tony's blog

Thursday, April 25, 2013

Funding for Lending Scheme 2 – the Final Story?

As soon as the Bank of England said that the Funding for Lending Scheme (FLS) was temporary and would not be extended we should have known that change was on the cards. This has happened before with the predecessor scheme the Special Liquidity Scheme. Remember it?
When the FLS was first introduced, Sir Mervyn King said it could only be a temporary solution and must be used as a "window of opportunity" to "restore the capital position of the UK banking system". I guess it depends on your definition of temporary and perhaps underlies the problem we have with the banks and the economy not being in the state they need to be right now.
Much has been written about the FLS. Quite a lot of it negative in that it was a blunt instrument, wasn’t being used as intended and should have been made available to other lenders who might be more prepared to focus their lending efforts on the sectors that the government really wanted served: namely lending to SMEs.
I have written about the FLS as well. I have defended it when others have knocked it. I have recognised that it has done some good for all lenders whether directly or indirectly. The amount of liquidity it has provided has allowed Libor rates to fall to more acceptable levels without supply shortages pushing up rates. Yes it has been unfair in not providing support to non-banks although I think we have to recognise that the Bank is trying to provide solutions within existing frameworks (the Sterling Monetary Framework in this case) that have the biggest impact on the markets and economy possible without providing an unwieldy solution.
I have also argued that the FLS should cease when the Bank said it would because it is going to dampen the revival of the core funding markets – covered bonds and securitisation - that we really do need to see re-emerging in rude health. How will we know when to believe them when they really mean to withdraw it? Yesterday’s news won’t help on that score.
The other issue that the Bank has had to work around are the State aid rules. You can guarantee that any changes of the scheme to focus assistance to one sector or another will be scrutinised by hordes of apparatchiks sitting in Europe to determine whether this constitutes an unfair distortion to the markets.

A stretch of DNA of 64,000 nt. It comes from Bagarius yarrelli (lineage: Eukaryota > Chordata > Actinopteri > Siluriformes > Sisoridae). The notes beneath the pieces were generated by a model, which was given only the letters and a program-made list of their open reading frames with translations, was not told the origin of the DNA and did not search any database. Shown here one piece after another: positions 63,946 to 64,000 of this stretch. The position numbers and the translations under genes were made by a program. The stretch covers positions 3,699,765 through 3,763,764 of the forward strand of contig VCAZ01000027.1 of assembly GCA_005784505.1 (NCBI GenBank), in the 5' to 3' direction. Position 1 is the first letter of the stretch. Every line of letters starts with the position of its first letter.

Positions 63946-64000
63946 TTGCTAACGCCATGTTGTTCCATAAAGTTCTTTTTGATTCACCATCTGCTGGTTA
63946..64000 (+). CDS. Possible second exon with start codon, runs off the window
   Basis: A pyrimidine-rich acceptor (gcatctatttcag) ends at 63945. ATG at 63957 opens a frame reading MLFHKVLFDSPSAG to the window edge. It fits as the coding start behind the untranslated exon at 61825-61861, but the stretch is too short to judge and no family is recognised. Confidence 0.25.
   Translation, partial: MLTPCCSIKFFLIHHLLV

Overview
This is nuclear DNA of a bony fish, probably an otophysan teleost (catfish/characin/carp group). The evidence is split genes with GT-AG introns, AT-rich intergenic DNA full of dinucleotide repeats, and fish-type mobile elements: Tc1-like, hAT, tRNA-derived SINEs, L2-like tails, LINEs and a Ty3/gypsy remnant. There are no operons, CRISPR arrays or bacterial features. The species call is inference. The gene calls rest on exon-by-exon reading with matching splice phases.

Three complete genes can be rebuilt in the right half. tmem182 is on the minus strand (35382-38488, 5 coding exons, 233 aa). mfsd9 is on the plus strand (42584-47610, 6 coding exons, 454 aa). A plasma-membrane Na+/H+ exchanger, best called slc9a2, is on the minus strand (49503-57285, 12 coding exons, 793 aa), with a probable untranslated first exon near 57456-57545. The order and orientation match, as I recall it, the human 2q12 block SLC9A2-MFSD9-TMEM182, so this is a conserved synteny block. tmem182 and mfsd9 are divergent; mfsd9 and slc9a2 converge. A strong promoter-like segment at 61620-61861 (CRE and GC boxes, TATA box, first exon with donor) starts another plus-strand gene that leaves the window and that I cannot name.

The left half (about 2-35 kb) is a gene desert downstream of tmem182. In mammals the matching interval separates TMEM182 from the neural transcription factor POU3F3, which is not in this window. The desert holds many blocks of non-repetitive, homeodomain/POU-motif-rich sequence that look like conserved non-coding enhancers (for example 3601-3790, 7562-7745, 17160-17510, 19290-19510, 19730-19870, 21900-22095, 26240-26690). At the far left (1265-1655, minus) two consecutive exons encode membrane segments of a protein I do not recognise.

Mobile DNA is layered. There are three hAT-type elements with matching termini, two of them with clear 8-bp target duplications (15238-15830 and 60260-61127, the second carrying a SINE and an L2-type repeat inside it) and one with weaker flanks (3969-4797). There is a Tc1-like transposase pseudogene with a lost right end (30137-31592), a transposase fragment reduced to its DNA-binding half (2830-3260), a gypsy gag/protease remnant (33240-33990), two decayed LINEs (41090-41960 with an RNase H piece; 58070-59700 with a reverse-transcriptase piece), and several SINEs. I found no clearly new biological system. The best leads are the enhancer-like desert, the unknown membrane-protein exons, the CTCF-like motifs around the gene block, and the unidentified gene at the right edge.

But however they have done it, this FLS Mark 2, the “Super Improved” version has done just that: under the new deal, every pound of additional lending to small and medium-sized enterprises (SMEs) next year will allow the lender to access £5 of discounted funding from the Bank and in an effort to accelerate the flow of credit into the system, each pound lent to SMEs for the rest of this year will allow a draw-down of 10 times that in 2014. This shows how seriously they are taking it.
And what of the other announcement, that non-banks can have a look-in but not directly? Well I share some of the scepticism I have read online that this won’t work because trying to find a bank to act as a ‘conduit’ through to the FLS is going to be hard in practice. But better than nothing. At least there is a mechanism for access and the more imaginative among us can work with that. We have to remember, the Bank isn’t trying to be fair, it’s trying to find a solution that works in the way they need it to and quickly. Inevitably that means a tweak of the existing scheme rather than a wholesale re-write. That automatically rules out direct access for non-banks.
So having seen the original FLS, how will the sequel pan out? One to watch. I suspect we may not have heard the end of this one.

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